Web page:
Whilst most of us have watched the most popular Netflix Documentaries such as 'Amanda Knox' and 'Making a Murderer', you may not have realised that the documentaries section of Netflix is full of some extremely underrated hidden gems. So, here's a countdown of the top five Netflix documentaries to binge watch next and that will stay with you long after you've watched them.

The House I Live In

Although it has now been nominated for awards, Eugene Jarecki's 'The House I Live In' hasn't yet become a household name. Although it certainly deserves to be with its offering of a no-frills, to the point exploration America's so-called 'War on Drugs' and its devastating, long-term impact on society.

Honestly, this movie is documentary making at its very, very best.

West of Memphis

Whilst there are numerous cases of false imprisonment across the United States and subsequently numerous documentaries about them, 'West of Memphis' is unique and shines out from the rest. Much of which is due to allowing the people who were part of this case speak for themselves and creating an even greater layer of emotional grittiness for the viewer.

The Black Panthers: Vanguard of the Revolution

Originally created for PBS, this in-depth exploration of the movement offers an informative journey which challenges many pre-conceived notions about what the group represent. Whilst celebrating the pros, it doesn't shy away from exposing the cons and the hypocrisy which is affiliated with The Black Panthers. If you're wanting an in-depth and unbiased view of who The Black Panthers were and what they stood for, then this is the ideal documentary for you.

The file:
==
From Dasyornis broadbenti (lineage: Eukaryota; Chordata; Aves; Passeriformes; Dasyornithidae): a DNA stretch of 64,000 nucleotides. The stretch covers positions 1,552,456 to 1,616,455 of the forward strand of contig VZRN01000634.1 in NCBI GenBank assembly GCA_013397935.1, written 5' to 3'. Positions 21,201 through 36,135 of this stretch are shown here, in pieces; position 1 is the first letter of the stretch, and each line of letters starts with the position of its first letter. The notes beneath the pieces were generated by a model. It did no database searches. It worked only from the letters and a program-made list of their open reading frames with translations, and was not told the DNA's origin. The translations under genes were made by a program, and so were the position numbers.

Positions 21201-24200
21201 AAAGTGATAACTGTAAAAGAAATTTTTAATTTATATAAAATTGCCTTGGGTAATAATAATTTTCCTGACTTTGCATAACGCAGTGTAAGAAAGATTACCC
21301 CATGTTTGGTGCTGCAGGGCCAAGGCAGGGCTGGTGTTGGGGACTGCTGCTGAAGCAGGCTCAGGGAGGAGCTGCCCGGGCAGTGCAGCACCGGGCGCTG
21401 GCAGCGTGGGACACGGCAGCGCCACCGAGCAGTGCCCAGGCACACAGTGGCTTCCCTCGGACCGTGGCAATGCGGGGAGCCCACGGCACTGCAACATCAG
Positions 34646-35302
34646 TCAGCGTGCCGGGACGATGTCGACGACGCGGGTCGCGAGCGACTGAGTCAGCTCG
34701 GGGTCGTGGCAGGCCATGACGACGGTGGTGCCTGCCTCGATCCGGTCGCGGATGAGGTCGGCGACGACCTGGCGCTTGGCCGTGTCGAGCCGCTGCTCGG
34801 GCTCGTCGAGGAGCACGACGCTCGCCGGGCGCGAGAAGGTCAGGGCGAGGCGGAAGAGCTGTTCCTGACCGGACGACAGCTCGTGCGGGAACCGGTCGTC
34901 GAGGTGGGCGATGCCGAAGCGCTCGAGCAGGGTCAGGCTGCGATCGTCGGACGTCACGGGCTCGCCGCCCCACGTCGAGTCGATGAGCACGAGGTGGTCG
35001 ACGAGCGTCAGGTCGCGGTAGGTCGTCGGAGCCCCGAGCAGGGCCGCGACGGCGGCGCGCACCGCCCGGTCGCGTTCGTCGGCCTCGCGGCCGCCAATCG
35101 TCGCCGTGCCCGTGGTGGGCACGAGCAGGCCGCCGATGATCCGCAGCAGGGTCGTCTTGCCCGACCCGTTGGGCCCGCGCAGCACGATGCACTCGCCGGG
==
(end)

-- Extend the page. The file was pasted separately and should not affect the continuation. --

The Imposter

This documentary is amazingly well constructed, with the plot twist seemingly coming out of nowhere - until it all begins to fit into place perfectly. The use of the individual speaking to the camera directly, the inclusivity of the family and the reconstructions all come together effortlessly to tell a genuinely extraordinary story that is well worthy of a watch.

LA 92

Two decades later, the Rodney King case remains starkly relevant with this documentary powerfully telling a story of the LA riots and how they came to be. Speaking to those involved on both sides of the case, it offers an in-depth explanation of the case from start to finish with the necessary context all in the space of 114 minutes. A worrying example of how history repeats itself, 'LA 92' further affirms that we may indeed be in our golden age of documentary making.